Ebola Fears expose Larger Problem with U.S. Healthcare System’s Preparedness to Fight Disease Outbreaks
While I personally don’t think Ebola is a huge threat at this point – when you put the actual numbers into perspective there have only been 900 deaths in a world that has a population of over 7 billion people – the recent Ebola outbreak has highlighted how ill prepared this country is to face any type of pandemic outbreak.
Officials at the Centers for Disease Control insist America hospitals can contain an Ebola outbreak if it spreads here to the United States, they are so confident that they broke the first rule of containing an epidemic by bringing infected patients here to the U.S. – an area that has never had a reported case of human Ebola. While the CDC plays lip service to how prepared they are, the facts are far different from what’s being reported.
American Hospitals are Grossly unprepared to Contain an Outbreak
Judging from the CDC’s own internal numbers – which are probably grossly under-reported – American Hospitals are in no way ready to contain any sort of disease outbreak. In fact, they can barely contain pathogens that are already known to this country.
According to the CDCs own numbers, over 1.7 million people are infected by healthcare-associated infections every year, with 99,000 people a year dying from infections they acquired at a hospital. If U.S. hospitals can’t stop known pathogens like Methicillin-resistant Staphylococcus aureus (MRSA), Clostridium difficile (C. diff), and Vancomycin-resistant Enterococcus (VRE), there’s no way these same hospitals are going to be able to stop something as infectious as Ebola or any future pandemic outbreaks.
To put it into perspective, every year 14,000 people are infected with Clostridium difficile while staying in U.S. hospitals. Clostridium difficile is a pathogen that’s spread by diarrhea, and is nowhere near as infectious as Ebola. If these same hospitals had an outbreak of Ebola, does the CDC really believe they can contain it with current medical practices?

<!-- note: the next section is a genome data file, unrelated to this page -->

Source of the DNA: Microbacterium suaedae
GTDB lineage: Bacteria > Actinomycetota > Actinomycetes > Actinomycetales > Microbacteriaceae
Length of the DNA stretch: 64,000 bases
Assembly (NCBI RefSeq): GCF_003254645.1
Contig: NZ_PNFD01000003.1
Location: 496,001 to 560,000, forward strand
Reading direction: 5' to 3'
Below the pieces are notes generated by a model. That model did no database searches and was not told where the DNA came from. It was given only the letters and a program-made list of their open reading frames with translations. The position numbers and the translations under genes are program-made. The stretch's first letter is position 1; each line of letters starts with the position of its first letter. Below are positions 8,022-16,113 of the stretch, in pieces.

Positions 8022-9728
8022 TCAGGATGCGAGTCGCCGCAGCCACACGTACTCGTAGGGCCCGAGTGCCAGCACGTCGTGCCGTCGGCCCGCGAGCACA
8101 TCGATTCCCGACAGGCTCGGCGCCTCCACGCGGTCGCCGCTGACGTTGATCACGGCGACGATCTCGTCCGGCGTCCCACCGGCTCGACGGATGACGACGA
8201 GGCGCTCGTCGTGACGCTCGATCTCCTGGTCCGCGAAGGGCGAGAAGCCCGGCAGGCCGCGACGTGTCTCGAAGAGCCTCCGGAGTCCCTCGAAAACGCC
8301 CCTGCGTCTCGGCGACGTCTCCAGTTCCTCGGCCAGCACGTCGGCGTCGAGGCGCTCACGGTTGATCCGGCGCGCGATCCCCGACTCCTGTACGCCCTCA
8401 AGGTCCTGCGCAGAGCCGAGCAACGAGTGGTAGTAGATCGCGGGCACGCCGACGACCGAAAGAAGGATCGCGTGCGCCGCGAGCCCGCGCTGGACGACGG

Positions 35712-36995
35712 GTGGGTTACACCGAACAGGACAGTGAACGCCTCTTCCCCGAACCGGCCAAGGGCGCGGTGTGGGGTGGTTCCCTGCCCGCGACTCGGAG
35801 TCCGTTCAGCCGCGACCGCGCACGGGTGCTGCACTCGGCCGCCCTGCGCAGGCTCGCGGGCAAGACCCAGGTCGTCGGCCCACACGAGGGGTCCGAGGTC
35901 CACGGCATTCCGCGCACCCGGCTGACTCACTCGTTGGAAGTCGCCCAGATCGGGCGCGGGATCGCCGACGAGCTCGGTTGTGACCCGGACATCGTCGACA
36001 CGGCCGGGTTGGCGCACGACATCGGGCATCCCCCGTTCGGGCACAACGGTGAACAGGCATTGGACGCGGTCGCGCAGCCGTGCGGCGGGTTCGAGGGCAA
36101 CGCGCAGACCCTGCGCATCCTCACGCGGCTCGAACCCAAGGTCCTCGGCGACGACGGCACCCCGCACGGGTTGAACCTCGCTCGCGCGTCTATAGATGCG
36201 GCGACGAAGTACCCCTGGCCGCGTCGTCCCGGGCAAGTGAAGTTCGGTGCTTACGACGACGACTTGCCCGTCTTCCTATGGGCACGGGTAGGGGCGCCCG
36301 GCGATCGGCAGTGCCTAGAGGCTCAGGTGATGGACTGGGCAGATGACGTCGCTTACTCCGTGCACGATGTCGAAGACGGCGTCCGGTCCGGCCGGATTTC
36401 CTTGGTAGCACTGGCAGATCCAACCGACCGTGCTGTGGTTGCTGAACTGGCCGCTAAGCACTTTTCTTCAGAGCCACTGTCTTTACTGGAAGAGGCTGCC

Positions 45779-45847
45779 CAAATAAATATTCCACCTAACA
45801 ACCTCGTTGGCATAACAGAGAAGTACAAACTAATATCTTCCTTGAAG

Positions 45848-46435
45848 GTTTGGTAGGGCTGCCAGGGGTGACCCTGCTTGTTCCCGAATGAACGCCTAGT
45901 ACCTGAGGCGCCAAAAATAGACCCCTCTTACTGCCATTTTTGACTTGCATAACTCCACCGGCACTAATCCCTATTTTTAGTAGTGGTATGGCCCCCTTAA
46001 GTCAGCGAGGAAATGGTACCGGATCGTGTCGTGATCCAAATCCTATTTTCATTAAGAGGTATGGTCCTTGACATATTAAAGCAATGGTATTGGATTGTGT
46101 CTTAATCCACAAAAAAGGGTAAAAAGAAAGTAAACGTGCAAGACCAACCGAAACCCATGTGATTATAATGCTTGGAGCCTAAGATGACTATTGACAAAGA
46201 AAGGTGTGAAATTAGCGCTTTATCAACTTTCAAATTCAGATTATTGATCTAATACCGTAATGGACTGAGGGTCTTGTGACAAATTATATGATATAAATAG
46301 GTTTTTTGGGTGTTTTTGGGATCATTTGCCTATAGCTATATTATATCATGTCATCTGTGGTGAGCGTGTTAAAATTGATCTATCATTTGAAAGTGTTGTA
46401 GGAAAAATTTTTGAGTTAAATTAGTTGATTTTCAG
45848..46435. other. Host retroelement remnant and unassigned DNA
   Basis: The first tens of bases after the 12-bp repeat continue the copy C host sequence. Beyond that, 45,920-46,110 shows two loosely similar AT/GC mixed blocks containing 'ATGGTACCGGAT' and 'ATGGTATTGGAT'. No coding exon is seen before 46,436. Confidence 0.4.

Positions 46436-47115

CDC has its own Problems with containing Disease.
As we reported last month, the CDC has its own problems with containing deadly pathogens. Over the last three months the agency has had at least three incidents where they mishandled Anthrax, Avian Flu, and Smallpox – in one case exposing 86 workers to Anthrax.
Yet Tom Frieden, Director of the CDC, the guy who keeps showing up on TV telling the public how they’re in no way putting them at risk by bringing infected patients into the country, is the same guy who had no clue his own agency had multiple security breaches over the last three months. These people are grossly incompetent, and our country’s hospitals have become absolutely disgusting cesspools of disease.
MRSA has become an epidemic at hospitals, with over 2 million people coming down with the infection last year, and of that about 23,000 of them dying. Our healthcare system is literally falling apart, while the government and the CDC sit by doing very little to help contain or fix the chaos.
So while I don’t think Ebola is an immediate concern to the country – unless we start seeing a major spike in numbers – I do think the larger issue of how prepared we are to stop a large-scale outbreak of disease is a huge concern. In fact, while the media is serving you up 24/7 coverage of an outbreak that to this point has only killed an estimated 900 people, hundreds of thousands of people have been infected because of this country’s poor medical practices.
We already have an epidemic in this country; sadly it’s one of our own creation, and is a showcase for what’s to come. If our healthcare system doesn’t start receiving the attention it deserves, this country is in for a long hard ride ahead.